The CBI said the labour market had been more flexible than hoped
The UK economy is stabilising but it will not be until early next year that a "slow and gradual" recovery will begin, business leaders have said.
The economy will contract by 3.9% over 2009 before seeing a return to growth of 0.7% next year, the CBI predicted.
"The harshest period of the recession looks to be behind us," said CBI director general Richard Lambert.
But he warned people against getting carried away by talk of "green shoots" in the economy.
In the Budget, the chancellor forecast the economy would shrink by 3.5% this year before expanding by 1.25% in 2010.
Of the CBI's less optimistic forecast, Mr Lambert said: "The return to growth is likely to be a slow and gradual one; difficult credit conditions are still affecting business behaviour.
"For positive growth to return, lenders need to feel more confident so that credit can start flowing again."
Last week, the National Institute of Economic and Social Research (NIESR) estimated that the UK economy resumed growth in April and May.
Martin Weale, director of NIESR, said that he expected the next set of official GDP figures to show "either that the recession is over or that it is close to over".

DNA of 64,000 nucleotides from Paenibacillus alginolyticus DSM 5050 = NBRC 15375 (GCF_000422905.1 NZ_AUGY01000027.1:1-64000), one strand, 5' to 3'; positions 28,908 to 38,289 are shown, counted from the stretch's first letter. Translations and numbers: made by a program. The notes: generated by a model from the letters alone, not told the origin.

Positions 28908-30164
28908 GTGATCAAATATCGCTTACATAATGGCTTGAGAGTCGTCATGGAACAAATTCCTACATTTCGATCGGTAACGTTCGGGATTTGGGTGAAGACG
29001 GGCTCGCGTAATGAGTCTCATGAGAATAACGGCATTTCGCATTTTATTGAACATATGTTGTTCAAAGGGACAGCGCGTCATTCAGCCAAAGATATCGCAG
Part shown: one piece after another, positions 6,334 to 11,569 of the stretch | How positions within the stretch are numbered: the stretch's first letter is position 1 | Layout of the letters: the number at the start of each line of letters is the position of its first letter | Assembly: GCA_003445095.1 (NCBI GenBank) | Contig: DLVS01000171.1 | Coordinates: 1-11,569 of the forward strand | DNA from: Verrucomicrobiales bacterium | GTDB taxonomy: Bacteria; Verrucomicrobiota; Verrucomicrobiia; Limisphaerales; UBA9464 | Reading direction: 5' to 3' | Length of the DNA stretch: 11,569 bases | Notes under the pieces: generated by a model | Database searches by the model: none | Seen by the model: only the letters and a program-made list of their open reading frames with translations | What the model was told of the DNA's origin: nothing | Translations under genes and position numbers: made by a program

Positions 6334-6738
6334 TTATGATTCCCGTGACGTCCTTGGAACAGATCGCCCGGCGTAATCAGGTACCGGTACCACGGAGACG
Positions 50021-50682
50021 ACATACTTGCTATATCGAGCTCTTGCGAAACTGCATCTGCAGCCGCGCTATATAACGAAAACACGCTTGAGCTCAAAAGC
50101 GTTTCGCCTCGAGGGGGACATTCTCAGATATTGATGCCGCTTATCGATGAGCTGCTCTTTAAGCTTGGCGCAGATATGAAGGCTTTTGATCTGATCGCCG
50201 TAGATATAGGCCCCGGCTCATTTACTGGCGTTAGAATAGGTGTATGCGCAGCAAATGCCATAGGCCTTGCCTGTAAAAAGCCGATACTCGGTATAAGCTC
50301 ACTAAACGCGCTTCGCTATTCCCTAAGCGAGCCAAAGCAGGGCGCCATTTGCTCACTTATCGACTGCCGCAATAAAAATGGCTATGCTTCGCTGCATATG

But Mr Lambert said he believed it was too soon to be calling the end of the recession.
"Some commentators have been carried away by recent tentative indicators as evidence of 'green shoots'," he said.
"It will take some time before we can be sure these shoots have roots we can depend on for sustainable growth."
The CBI expects GDP to fall by 0.1% in the third quarter of 2009 and to be flat in the final three months of the year.
Modest growth, it says, will resume in 2010, with the economy expanding by 0.1% in the first three months and by 0.3% in the second quarter.
The group predicts that by the end of the recession, the economy will have shrunk by a total of 4.8% - less severe than the 5.9% contraction seen in the early 1980s.
It expects inflation to fall below the Bank of England's target of 2% in the third quarter of 2009.
Although the Bank is currently undertaking a policy of quantitative easing - expanding the amount of money in the system by buying assets, usually government and corporate bonds - the CBI believes the central bank will return monetary policy gradually to "a more normal footing" by the spring of next year.
At around the same time interest rates will start to edge up, it says.
The CBI also forecasts unemployment to peak at just over three million in the second quarter of next year.
"The restraint shown by businesses and their staff in setting pay awards and accepting short-time working should help to curb the pace of job losses," said Ian McCafferty, the group's chief economic adviser.